“We would like to thank the club’s members for their continuing hospitality.”

Ireland’s first Test – or is it?
Ireland’s women have played one Test – also against Pakistan – in Dublin in July 2000, when the Irish won by an innings and 54 runs.

Malahide chairman Ciaran Keohane said that the north Dublin club are “looking forward” to welcoming both teams.

“This is a great showcase not only for Irish cricket, but for Malahide and the wider Fingal area,” said Mr Keohane

Pakistan were top of the Test match rankings as recently as last year before slipping back after the retirement of captain Misbah-ul-Haq and senior batsman Younis Khan.

They are currently third in the Test match rankings.

Ashes 2017-18: England’s Moeen Ali, Chris Woakes and Jonny Bairstow try their hand at street cricket

Before heading out to Australia for The Ashes, England stars Moeen Ali, Jonny Bairstow and Chris Woakes rock up in Sparkhill, Birmingham to take on a group of young street cricketers at their own game.

Who will come out on top?

How to follow The Ashes 2017-18 on the BBC.

Ashes: England’s Ben Stokes has let a lot of people down – David Warner

Australia vice-captain David Warner has scored 20 centuries in 66 Test matches
Australia v England, first Ashes Test
Date: 23-27 November Time: 00:00 GMT Venue: Gabba, Brisbane
Coverage: Ball-by-ball Test Match Special commentary on BBC Radio 5 live sports extra, Radio 4 LW and the BBC Sport website. Live text commentary on the BBC Sport website and app. Full coverage

Australia opener David Warner says that England all-rounder Ben Stokes has “let a lot of people down”.

Stokes, 26, was arrested in September on suspicion of actual bodily harm after an incident outside a Bristol nightclub.

With the first Ashes Test due to get under way on Thursday at 00:00 GMT, Stokes remains in the UK awaiting the result of a police investigation.

“It’s disappointing for the England team and the country,” said Warner.

“I would have loved for him to be out here because I know what a competitor he is. He’s a world class player.”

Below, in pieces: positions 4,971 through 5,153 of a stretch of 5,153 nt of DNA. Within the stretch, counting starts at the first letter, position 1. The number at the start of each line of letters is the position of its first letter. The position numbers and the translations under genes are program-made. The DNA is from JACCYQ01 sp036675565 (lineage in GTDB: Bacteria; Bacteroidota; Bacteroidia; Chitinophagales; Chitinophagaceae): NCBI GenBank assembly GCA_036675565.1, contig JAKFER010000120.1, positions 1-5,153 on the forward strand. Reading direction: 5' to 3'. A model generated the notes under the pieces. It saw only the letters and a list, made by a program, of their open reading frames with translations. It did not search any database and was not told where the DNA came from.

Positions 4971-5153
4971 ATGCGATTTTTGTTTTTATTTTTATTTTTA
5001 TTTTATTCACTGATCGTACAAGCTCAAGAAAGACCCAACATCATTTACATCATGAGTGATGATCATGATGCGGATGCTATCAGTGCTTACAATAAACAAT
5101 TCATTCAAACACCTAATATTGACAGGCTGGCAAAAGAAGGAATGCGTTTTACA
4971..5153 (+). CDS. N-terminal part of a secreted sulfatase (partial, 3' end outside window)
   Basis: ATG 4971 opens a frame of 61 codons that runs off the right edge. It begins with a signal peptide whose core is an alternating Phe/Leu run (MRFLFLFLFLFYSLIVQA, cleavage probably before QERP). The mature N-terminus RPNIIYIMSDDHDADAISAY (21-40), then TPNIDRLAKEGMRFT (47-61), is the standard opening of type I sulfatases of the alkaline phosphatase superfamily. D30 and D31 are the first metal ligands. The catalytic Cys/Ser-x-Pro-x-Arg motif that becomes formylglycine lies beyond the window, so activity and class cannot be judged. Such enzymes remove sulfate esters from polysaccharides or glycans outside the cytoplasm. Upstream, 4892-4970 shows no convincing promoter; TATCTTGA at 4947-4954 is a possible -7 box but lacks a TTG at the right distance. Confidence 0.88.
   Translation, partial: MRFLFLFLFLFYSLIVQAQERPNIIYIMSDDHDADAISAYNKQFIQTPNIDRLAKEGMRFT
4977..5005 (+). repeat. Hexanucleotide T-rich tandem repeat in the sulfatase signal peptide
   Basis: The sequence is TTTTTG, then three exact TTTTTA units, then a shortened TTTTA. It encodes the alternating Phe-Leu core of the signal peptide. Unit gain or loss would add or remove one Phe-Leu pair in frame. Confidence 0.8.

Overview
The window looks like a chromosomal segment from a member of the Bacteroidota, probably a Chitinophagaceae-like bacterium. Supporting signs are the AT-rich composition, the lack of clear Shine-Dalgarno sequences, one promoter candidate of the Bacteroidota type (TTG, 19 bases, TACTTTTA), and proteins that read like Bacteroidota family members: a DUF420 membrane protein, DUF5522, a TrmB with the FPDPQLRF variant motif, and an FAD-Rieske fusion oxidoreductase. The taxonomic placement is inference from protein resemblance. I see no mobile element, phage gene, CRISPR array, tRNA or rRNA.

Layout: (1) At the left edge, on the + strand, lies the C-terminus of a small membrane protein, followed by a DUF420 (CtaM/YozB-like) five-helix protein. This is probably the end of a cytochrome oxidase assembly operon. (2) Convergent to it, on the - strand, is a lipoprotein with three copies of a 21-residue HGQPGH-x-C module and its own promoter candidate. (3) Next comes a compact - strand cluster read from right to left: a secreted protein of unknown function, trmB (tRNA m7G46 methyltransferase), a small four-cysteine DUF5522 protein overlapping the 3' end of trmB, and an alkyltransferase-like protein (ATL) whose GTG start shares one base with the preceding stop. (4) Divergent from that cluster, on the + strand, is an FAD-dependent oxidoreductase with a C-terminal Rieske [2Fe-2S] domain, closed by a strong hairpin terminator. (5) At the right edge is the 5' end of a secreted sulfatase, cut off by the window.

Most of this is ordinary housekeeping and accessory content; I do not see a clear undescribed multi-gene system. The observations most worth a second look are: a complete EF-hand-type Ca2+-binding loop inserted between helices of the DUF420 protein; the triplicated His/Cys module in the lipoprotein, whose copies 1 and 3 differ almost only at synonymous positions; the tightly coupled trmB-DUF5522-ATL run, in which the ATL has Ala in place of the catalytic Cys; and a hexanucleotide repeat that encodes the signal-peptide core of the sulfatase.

England will be without Stokes for the first Test in Brisbane, with the Durham man made unavailable for selection by the England and Wales Cricket Board “until further notice”.

“He knows he’s made a mistake and it’s about him getting that respect back from his players and fellow countrymen,” added Australia vice-captain Warner, who himself was suspended in 2015 after punching England batsman Joe Root on a night out in Birmingham.

On the prospect of Stokes joining the England team at some point during the five-Test series, the left-hander added: “Firstly it’s up to the English police.

“If he does come out here we’ll wish him well. We’re all sportsmen and we’re trying to achieve the same thing, that is to win. I wish everyone good luck.”

Warner only faced two deliveries in the nets on Tuesday after suffering a neck injury during fielding practice.

He said that his neck felt “stiff”, but that it was unlikely to prevent him from playing in the first Test.

From England’s perspective, former captain Alastair Cook said the tourists have accepted it is “unlikely” that Stokes will join the tour.

“You can’t always pin your hopes on one guy,” said Cook.

“If there is a bonus of him making the trip at some stage, that would be great, but I can honestly say it hasn’t been spoken about in the changing room.”

Lyon comments ‘made Cook chuckle’

Alastair Cook averages 49.53 in Test cricket in Australia

On Monday, Australia off-spinner Nathan Lyon said he hoped the hosts could end the careers of some of the England players.

Cook, who was England skipper when they were beaten 5-0 four years ago, said the comments “made him chuckle”.

“It’s really strange,” said the opener. “Nathan was the first person I saw when I got to the ground and I had a really nice 10-minute chat with him – he was asking me how my kids are.

“All the talking will stop very quickly and it will become a normal series after about two hours of play. We’ll be talking about cricket rather than the off-field stuff.”

Cook is one of five members of England’s 2013-14 touring party set to play at the Gabba on Thursday, with Australia fielding three survivors from four years ago.

In that series, England’s batting was decimated by Mitchell Johnson, who took 37 wickets.

“Mitch was outstanding, one of the best periods of bowling I’ve ever faced, and he was backed up by Ryan Harris and Peter Siddle,” Cook, 32, added.

“But they are no longer playing, so in that sense it is irrelevant. England have won four of the past five Ashes series – you can look at that how you want.”

Lyon aims to ‘end careers’ of England players

Mitchell Johnson was player of the series in the 2013-14 Ashes, with 37 wickets and three man-of-the-match awards
Australia v England, first Ashes Test
Date: 23-27 November Time: 00:00 GMT Venue: Gabba, Brisbane